Also as required, for example, additives may be added to the base resin within ranges not impairing the advantageous effects of the present invention. The examples include: a nucleating agent such as talc; stabilizers such as an antioxidant, a metal deactivator, a phosphorus-based processing stabilizer, an ultraviolet absorber, an ultraviolet stabilizer, a fluorescent brightener and a metal soap; a cross-linking agent, a chain transfer agent, a lubricant, a plasticizer, a filler, a reinforcing agent, a pigment, a dye, a flame retardant, an antistatic agent and the like.

For the purpose of obtaining the pre-expanded particulate polypropylene-based resin, the base resin is processed into resin particles. For example, in the present invention, the polypropylene-based resin A, the polypropylene-based resin B, an organic peroxide and the like, together with the above-described additives to be added as required, are melt-mixed in advance by use of an extruder, kneader, Banbury mixer, a roller or the like, to be processed into particulate polypropylene-based resin having a desired particle shape such as a cylindrical, elliptic cylindrical, spherical, cubic or rectangular parallelepiped shape, and having a particle weight of preferably 0.2 to 10 mg, and more preferably 0.5 to 6 mg.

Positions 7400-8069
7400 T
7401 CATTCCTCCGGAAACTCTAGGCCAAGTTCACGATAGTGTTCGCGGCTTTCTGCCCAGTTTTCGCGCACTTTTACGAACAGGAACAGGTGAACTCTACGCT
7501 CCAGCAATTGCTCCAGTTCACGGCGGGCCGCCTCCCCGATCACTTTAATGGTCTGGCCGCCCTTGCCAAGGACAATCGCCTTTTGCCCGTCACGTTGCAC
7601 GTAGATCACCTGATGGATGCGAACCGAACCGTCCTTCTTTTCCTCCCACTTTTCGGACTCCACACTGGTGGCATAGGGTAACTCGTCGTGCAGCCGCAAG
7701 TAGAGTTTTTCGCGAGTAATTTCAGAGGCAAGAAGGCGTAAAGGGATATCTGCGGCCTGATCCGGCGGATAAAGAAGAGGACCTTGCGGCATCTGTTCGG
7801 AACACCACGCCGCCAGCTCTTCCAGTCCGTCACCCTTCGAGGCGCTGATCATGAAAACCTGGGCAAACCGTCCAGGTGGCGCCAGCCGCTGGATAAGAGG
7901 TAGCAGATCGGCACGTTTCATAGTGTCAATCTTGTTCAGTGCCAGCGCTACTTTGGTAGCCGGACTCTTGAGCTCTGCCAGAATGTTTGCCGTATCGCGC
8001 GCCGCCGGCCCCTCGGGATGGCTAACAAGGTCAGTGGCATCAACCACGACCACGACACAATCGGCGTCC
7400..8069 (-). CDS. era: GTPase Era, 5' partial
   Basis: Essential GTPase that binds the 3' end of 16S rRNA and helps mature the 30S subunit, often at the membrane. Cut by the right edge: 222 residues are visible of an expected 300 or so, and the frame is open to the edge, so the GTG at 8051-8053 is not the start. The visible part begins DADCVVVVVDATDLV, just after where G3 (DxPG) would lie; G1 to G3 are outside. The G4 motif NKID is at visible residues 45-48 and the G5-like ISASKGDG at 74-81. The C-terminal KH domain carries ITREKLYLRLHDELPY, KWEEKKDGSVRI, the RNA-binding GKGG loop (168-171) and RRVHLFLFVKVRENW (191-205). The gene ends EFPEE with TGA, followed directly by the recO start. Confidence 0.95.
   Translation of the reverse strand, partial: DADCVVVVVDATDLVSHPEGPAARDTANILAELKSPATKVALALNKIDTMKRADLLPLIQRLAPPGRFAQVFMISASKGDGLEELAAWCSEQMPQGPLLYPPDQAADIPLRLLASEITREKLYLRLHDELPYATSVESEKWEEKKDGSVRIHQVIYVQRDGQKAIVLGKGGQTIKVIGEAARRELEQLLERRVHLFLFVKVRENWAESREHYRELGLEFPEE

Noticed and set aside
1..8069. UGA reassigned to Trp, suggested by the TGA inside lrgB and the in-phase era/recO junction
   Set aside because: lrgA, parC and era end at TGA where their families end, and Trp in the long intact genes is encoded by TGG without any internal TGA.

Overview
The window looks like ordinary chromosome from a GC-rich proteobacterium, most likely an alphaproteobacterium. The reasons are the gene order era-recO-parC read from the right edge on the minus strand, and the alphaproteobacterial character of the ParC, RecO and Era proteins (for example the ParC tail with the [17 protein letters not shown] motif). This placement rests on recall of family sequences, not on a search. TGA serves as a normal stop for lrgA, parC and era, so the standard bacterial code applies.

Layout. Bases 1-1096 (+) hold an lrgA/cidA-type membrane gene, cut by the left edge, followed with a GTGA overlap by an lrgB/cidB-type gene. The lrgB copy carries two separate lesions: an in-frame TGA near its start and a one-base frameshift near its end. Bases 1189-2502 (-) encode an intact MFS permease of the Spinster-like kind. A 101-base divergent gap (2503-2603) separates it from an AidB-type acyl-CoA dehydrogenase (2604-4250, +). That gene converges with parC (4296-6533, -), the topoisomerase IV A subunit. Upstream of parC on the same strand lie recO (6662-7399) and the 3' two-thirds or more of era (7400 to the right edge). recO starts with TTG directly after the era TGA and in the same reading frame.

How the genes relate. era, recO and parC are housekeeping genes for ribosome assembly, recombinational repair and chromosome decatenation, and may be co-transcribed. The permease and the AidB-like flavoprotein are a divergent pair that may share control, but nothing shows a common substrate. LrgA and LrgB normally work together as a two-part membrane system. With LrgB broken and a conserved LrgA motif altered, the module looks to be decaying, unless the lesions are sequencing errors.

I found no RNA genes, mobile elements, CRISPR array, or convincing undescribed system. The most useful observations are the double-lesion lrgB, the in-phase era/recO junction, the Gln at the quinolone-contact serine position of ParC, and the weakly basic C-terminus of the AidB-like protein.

An example of a method of expanding the above-described polypropylene-based resin particles into pre-expanded particles, for example has steps of dispersing the polypropylene-based resin particles in water together with a volatile foaming agent in a pressure vessel so as to prepare a polypropylene-based resin dispersion; heating the dispersion to a temperature in a range of −25° C. as the melting point of the polypropylene-based resin particles to +10° C., or preferably −20° C. to +5° C. so as to impregnate the volatile foaming agent in the polypropylene-based resin particles, and discharging the dispersion of the polypropylene resin particles and the water under an atmosphere of a pressure lower than inside the vessel, while retaining the temperature and pressure to be constant in the vessel under application of pressure higher than the vapor pressure of the volatile foaming agent, thereby the pre-expanded particulate polypropylene-based resin can be obtained. However, the method concerned is not limited to this method.